Water conservation in the home is good for both the environment and for your wallet. Older homes, in particular, are prone water waste. Know the common culprits so you can remedy the problem.
1. Dripping Faucets
Dripping faucets waste gallons of water a year. They are also annoying, and the constant dripping can cause the faucet to wear out more quickly. Most faucet drips are exceptionally easy fixes, so there is no need to ignore the problem. In most cases an o-ring or gasket just needs to be replaced. Rarely, the entire faucet may require replacement, but even this isn't a highly expensive or difficult repair.
2. Running Toilets
A toilet that runs long after it has been flushed could be wasting more water than a dripping faucet. If your toilet always seems to be running, or if you have to remember to "jiggle the handle," then chances are there is something wrong with either the float or the flapper inside the toilet tank. You may be able to adjust the float or the chain that controls the flapper to fix the problem. If this fails, then a new flapper assembly may be needed.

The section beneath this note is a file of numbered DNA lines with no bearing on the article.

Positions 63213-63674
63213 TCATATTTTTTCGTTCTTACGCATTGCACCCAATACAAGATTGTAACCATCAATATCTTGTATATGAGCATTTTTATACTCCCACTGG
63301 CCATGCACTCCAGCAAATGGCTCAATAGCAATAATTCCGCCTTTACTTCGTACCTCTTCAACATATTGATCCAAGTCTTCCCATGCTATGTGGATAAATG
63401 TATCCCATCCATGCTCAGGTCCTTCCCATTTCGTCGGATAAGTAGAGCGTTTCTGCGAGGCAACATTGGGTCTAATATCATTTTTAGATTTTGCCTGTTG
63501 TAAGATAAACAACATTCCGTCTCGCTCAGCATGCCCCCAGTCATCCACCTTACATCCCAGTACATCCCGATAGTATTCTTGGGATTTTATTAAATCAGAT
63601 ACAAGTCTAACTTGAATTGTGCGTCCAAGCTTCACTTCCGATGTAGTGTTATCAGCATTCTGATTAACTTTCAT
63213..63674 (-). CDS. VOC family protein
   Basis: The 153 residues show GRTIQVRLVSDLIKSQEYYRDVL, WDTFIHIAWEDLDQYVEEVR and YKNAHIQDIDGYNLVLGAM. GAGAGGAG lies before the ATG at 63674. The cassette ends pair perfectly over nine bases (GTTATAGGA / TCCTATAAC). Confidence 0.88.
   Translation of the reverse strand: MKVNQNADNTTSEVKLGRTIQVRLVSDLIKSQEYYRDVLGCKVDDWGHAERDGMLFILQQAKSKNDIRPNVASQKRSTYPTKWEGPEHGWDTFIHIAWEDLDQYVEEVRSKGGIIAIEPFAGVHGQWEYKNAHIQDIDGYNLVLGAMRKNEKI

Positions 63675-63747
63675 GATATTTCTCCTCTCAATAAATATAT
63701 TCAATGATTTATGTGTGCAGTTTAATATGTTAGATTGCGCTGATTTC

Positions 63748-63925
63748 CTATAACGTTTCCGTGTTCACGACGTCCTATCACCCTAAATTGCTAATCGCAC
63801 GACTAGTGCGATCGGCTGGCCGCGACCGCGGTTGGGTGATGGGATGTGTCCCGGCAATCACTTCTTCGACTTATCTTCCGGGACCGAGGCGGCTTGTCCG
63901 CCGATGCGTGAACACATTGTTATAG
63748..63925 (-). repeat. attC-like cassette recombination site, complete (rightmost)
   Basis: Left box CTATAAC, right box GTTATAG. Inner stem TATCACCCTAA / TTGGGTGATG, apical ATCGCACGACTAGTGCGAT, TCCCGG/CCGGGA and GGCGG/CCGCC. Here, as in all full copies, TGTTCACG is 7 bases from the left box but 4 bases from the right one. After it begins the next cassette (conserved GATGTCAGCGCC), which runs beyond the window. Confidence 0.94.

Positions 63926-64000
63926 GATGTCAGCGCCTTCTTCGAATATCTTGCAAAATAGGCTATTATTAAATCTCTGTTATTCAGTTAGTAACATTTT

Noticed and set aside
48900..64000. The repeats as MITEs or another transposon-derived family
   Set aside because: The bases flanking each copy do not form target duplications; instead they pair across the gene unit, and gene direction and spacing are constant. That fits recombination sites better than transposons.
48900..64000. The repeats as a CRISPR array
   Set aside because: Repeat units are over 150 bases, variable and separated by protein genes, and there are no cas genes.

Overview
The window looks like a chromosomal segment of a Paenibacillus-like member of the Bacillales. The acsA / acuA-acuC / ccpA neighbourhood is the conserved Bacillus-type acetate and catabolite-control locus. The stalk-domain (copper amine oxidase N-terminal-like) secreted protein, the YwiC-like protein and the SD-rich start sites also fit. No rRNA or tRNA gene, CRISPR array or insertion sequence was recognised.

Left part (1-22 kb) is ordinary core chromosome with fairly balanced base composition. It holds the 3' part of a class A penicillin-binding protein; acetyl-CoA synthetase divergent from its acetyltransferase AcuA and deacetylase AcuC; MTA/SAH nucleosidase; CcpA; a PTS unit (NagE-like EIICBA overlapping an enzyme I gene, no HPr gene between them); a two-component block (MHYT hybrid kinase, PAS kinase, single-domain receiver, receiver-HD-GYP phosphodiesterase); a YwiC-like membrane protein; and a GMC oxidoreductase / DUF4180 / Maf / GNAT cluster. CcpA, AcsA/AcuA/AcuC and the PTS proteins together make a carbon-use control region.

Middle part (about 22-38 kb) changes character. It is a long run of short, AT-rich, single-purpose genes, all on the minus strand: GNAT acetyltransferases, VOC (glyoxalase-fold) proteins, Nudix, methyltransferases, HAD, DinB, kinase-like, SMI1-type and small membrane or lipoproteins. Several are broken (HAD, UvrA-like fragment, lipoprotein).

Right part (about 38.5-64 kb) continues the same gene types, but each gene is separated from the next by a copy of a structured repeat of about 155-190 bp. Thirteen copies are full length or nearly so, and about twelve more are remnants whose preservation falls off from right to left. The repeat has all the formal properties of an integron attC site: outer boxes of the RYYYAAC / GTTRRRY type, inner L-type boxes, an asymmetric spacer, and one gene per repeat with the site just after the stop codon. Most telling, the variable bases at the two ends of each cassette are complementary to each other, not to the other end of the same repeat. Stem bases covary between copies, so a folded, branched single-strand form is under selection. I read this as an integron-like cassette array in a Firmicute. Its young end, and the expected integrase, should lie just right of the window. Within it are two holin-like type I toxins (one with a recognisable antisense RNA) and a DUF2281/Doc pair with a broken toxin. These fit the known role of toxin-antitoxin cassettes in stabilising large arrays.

3. Leaking Hose Bibs
A common source of water leaks are the hose bibs outside of your home. The gaskets inside the faucet handles wear out quickly because they are exposed to weathering and temperature fluctuations. Sometimes there can also be leaks in the pipes feeding the hose bibs, often due to winter freezes that expanded water stuck in the pipe. Shutting off the water to exterior faucets and draining them prevents these leaks. If they are already leaking, you will need either a repair or a replacement.
4. Outdated Showers
If you prefer showers or baths, it's imperative to make sure your shower head isn't wasting too much water. Modern low-flow shower heads provide all the comfort and water pressure of their predecessors, but they don't use nearly as much water. Simply upgrading to a lower flow shower head could reduce your water usage dramatically.
5. Old Toilets
Another upgrade to consider when water conservation is the goal is the toilet. Old toilets can use 5 or more gallons of water for each flush, while modern toilets typically use less than 2 gallons. Updating your old toilet to a new one, even if it isn't a top of the line low flow toilet, could still equal big water savings.
Contact a plumbing contractor for more help in repairing or updating your plumbing.